Comparison of gel column, card, and cartridge techniques for dog erythrocyte antigen 1.1 blood typing

Seth, Mayank, Jackson, Karen V., Winzelberg, Sarah and Giger, Urs (2012) Comparison of gel column, card, and cartridge techniques for dog erythrocyte antigen 1.1 blood typing. American Journal of Veterinary Research, 73 2: 213-219. doi:10.2460/ajvr.73.2.213


Author Seth, Mayank
Jackson, Karen V.
Winzelberg, Sarah
Giger, Urs
Title Comparison of gel column, card, and cartridge techniques for dog erythrocyte antigen 1.1 blood typing
Journal name American Journal of Veterinary Research   Check publisher's open access policy
ISSN 0002-9645
1943-5681
Publication date 2012-02
Sub-type Article (original research)
DOI 10.2460/ajvr.73.2.213
Open Access Status Not Open Access
Volume 73
Issue 2
Start page 213
End page 219
Total pages 7
Place of publication Schaumburg, IL United States
Publisher American Veterinary Medical Association
Language eng
Formatted abstract
Objective—To compare accuracy and ease of use of a card agglutination assay, an immunochromatographic cartridge method, and a gel-based method for canine blood typing.

Sample—Blood samples from 52 healthy blood donor dogs, 10 dogs with immune-mediated hemolytic anemia (IMHA), and 29 dogs with other diseases.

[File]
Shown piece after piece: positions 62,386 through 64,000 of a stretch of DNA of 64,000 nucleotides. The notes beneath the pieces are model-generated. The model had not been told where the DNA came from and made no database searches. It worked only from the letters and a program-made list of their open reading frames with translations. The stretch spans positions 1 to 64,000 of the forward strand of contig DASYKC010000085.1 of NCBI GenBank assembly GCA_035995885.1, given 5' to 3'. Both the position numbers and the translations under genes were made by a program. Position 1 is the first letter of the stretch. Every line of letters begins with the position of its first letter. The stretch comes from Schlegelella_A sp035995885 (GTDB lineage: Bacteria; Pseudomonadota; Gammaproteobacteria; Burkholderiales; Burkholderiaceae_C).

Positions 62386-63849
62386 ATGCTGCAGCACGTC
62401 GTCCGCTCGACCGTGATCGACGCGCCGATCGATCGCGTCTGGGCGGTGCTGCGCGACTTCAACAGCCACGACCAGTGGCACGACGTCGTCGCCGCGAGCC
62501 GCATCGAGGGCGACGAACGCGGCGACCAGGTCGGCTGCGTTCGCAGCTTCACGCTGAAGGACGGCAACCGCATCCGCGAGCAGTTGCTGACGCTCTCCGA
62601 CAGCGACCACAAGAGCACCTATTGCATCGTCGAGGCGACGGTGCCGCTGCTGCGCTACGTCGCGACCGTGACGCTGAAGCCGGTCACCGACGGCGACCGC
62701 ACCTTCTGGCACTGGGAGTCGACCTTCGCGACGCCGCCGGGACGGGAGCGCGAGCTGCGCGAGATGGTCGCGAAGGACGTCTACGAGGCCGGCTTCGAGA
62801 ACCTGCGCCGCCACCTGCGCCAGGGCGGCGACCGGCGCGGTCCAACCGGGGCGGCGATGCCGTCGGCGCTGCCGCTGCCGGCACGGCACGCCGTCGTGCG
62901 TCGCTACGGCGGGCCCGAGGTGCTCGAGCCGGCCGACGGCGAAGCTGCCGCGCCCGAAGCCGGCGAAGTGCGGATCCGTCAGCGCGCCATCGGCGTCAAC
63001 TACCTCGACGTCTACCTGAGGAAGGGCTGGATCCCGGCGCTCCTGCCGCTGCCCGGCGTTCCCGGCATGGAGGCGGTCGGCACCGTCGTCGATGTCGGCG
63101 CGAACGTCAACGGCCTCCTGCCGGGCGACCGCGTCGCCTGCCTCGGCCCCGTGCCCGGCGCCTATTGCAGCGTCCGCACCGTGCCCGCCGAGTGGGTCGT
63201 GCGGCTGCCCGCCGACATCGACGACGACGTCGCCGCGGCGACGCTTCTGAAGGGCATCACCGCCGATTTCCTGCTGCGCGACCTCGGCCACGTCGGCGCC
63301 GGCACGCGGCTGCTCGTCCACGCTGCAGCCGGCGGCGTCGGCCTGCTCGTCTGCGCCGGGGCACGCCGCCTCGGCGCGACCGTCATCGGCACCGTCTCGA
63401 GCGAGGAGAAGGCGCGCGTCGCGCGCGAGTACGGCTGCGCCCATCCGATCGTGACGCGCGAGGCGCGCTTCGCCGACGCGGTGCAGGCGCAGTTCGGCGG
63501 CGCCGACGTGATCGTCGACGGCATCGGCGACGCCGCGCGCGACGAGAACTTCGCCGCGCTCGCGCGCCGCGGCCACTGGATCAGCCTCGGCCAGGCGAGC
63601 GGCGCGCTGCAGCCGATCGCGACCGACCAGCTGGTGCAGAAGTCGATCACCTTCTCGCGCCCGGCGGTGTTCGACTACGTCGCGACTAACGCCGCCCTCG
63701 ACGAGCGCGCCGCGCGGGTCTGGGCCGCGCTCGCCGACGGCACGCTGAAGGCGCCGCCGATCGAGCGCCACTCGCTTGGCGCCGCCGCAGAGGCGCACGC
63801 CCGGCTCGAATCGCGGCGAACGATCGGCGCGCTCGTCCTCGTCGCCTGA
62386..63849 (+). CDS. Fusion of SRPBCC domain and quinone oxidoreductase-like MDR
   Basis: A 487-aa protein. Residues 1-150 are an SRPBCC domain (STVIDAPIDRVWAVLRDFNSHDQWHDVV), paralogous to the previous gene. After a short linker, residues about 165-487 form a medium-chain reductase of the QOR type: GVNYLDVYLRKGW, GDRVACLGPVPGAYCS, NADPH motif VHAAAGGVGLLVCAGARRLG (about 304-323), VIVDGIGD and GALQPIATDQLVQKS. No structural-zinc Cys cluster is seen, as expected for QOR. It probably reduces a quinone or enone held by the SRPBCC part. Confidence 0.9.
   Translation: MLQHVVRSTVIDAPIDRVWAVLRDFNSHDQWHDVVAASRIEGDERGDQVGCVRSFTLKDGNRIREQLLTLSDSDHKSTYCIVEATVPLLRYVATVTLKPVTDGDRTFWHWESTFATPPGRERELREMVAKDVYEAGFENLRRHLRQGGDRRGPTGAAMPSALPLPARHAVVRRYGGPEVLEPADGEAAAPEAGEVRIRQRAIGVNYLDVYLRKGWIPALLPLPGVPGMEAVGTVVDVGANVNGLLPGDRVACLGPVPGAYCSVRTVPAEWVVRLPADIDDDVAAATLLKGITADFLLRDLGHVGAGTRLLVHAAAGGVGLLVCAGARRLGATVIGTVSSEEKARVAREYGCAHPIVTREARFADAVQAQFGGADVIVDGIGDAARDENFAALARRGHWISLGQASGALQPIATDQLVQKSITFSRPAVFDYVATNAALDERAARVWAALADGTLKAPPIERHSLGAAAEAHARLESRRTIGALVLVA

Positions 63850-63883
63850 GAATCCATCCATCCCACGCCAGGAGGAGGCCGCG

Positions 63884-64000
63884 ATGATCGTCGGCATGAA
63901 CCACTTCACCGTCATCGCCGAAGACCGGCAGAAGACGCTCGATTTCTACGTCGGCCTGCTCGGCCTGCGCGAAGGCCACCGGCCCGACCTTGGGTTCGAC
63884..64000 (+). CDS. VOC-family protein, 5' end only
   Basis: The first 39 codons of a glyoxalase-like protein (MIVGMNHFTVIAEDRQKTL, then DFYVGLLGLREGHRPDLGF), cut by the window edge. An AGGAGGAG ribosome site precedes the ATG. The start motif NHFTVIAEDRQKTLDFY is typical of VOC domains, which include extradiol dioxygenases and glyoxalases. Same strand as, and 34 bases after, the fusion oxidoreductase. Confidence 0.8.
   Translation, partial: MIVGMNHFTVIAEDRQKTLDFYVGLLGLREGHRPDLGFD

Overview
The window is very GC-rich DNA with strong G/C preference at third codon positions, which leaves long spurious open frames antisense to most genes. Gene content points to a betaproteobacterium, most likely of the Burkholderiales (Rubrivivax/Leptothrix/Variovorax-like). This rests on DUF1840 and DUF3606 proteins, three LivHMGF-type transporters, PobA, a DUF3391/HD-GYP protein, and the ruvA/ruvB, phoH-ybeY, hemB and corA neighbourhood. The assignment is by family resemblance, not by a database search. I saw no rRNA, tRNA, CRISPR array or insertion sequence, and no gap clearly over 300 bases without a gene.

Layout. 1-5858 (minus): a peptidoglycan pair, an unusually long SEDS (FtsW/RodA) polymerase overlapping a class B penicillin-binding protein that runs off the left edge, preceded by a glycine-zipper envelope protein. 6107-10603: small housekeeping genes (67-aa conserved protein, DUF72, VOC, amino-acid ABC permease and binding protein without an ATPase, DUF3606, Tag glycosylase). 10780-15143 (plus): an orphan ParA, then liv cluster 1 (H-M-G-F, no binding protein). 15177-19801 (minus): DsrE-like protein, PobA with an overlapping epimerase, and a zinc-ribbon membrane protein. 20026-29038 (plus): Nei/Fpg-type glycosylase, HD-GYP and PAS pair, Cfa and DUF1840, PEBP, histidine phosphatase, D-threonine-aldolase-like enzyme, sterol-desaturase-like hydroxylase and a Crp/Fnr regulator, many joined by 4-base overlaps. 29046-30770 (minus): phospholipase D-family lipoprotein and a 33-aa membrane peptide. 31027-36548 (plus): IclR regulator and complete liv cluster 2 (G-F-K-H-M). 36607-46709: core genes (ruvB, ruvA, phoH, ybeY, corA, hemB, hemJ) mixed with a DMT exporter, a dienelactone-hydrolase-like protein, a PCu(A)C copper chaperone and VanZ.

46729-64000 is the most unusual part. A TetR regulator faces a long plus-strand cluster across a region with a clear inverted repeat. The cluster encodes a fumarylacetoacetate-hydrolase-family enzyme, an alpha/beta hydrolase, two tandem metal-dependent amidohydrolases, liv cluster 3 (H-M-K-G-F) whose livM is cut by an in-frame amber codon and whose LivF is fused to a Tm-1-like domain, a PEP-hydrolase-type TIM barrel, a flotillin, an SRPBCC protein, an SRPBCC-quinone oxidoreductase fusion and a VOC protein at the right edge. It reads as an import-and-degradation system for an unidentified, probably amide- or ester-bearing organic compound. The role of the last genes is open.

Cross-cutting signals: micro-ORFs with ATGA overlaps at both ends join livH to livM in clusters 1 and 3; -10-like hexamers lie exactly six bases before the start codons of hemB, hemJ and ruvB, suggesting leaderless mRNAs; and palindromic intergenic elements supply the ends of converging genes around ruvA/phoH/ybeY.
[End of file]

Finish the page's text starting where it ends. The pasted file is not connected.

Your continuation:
Procedures—Blood samples were tested in accordance with manufacturer guidelines. Samples with low PCVs were created by the addition of autologous plasma to separately assess the effects of anemia on test results.

Results—Compared with a composite reference standard of agreement between 2 methods, the gel-based method was found to be 100% accurate. The card agglutination assay was 89% to 91% accurate, depending on test interpretation, and the immunochromatographic cartridge method was 93% accurate but 100% specific. Errors were observed more frequently in samples from diseased dogs, particularly those with IMHA. In the presence of persistent autoagglutination, dog erythrocyte antigen (DEA) 1.1 typing was not possible, except with the immunochromatographic cartridge method.

Conclusions and Clinical Relevance—The card agglutination assay and immunochromatographic cartridge method, performed by trained personnel, were suitable for in-clinic emergency DEA 1.1 blood typing. There may be errors, particularly for samples from dogs with IMHA, and the immunochromatographic cartridge method may have an advantage of allowing typing of samples with persistent autoagglutination. The laboratory gel-based method would be preferred for routine DEA 1.1 typing of donors and patients if it is available and time permits. Current DEA 1.1 typing techniques appear to be appropriately standardized and easy to use.
Keyword Transfusion
Antibody
Q-Index Code C1
Q-Index Status Provisional Code
Institutional Status Non-UQ

Document type: Journal Article
Sub-type: Article (original research)
Collection: School of Veterinary Science Publications
 
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Created: Tue, 17 May 2016, 14:52:21 EST by Karen Jackson on behalf of School of Veterinary Science